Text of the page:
SOCIETY GUIDELINE LINKS — Links to society and government-sponsored guidelines from selected countries and regions around the world are provided separately. (See "Society guideline links: Urinary tract infections in children".)

INFORMATION FOR PATIENTS — UpToDate offers two types of patient education materials, "The Basics" and "Beyond the Basics." The Basics patient education pieces are written in plain language, at the 5th to 6th grade reading level, and they answer the four or five key questions a patient might have about a given condition. These articles are best for patients who want a general overview and who prefer short, easy-to-read materials. Beyond the Basics patient education pieces are longer, more sophisticated, and more detailed. These articles are written at the 10th to 12th grade reading level and are best for patients who want in-depth information and are comfortable with some medical jargon.

Here are the patient education articles that are relevant to this topic. We encourage you to print or email these topics to your patients. (You can also locate patient education articles on a variety of subjects by searching on "patient education" and the keyword[s] of interest.)

Basics topic (see "Patient education: Urinary tract infections in children (The Basics)")

Beyond the Basics topic (see "Patient education: Urinary tract infections in children (Beyond the Basics)")

SUMMARY AND RECOMMENDATIONS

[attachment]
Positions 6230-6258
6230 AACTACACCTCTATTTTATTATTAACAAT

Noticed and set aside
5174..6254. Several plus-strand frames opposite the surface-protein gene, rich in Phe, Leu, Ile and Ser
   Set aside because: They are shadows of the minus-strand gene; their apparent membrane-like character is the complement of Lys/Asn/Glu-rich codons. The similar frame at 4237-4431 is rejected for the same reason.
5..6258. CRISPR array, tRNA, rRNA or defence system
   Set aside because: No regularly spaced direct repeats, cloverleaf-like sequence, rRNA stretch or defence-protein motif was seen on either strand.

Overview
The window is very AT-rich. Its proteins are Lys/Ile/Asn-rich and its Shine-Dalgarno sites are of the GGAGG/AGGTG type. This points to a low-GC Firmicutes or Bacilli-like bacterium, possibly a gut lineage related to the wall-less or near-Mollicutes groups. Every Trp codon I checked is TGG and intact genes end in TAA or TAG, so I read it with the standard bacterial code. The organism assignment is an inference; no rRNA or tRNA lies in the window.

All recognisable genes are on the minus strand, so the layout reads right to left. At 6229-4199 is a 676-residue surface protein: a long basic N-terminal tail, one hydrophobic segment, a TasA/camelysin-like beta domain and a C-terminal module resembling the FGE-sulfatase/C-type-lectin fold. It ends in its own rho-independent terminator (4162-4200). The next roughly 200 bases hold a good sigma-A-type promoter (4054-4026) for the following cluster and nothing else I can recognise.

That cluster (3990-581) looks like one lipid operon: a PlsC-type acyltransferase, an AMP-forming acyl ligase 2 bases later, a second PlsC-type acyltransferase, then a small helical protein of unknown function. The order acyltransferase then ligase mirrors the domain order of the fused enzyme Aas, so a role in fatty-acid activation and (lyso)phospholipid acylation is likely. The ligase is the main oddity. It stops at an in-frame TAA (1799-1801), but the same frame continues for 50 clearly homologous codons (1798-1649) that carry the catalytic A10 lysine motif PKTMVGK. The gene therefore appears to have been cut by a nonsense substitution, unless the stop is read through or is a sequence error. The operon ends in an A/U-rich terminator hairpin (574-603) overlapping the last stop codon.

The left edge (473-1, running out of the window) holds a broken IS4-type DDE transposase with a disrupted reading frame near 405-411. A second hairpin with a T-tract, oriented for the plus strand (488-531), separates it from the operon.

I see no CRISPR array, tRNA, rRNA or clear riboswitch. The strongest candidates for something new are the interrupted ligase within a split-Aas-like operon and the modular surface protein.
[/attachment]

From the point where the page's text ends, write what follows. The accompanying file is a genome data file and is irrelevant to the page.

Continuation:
Caregivers of young children with urinary tract infection (UTI) should receive instruction about the risk of recurrent UTI and be advised to seek medical attention promptly for fever and/or urinary symptoms. (See 'Monitor for recurrent symptoms' above and "Urinary tract infections in children: Epidemiology and risk factors", section on 'Risk factors for renal scarring'.)

The evaluation for episodes of fever and/or urinary symptoms should include a properly collected urine specimen (using bladder catheterization in children who are not toilet trained) which is then sent for urinalysis, urine culture, or both. (See "Urinary tract infections in infants and children older than one month: Clinical features and diagnosis", section on 'Laboratory evaluation and diagnosis'.)

The treatment of bladder and bowel dysfunction may include timed voiding, "double voiding," the use of laxatives, and/or referral to a subspecialist (eg, pediatric urologist or gastroenterologist). (See 'Identify and treat bowel and bladder dysfunction' above.)

Routine surveillance cultures in asymptomatic children after their first UTI are unnecessary. (See 'Surveillance cultures' above.)

For children without vesicoureteral reflux (VUR) who have frequent recurrent UTIs (three febrile UTIs in six months or four total UTIs in one year), we suggest antimicrobial prophylaxis (Grade 2B). Antimicrobial prophylaxis also may be warranted for children with more severe initial UTI episodes or those with additional UTI risk factors (eg, bladder and bowel dysfunction). Trimethoprim-sulfamethoxazole or nitrofurantoin may be used for prophylaxis. (See 'Antimicrobial prophylaxis' above.)

Prophylactic antibiotics are usually continued for six months. They can be discontinued if no infection occurs during the period of prophylaxis. Resumption of prophylaxis may be warranted if infection recurs. (See 'Antimicrobial prophylaxis' above.)

We do not routinely offer cranberry juice or probiotics for the prevention of recurrent UTI in children. (See 'Cranberry juice' above and 'Probiotics' above.)

The long-term management and follow-up of children with vesicoureteral reflux are discussed separately. (See "Management of vesicoureteral reflux".)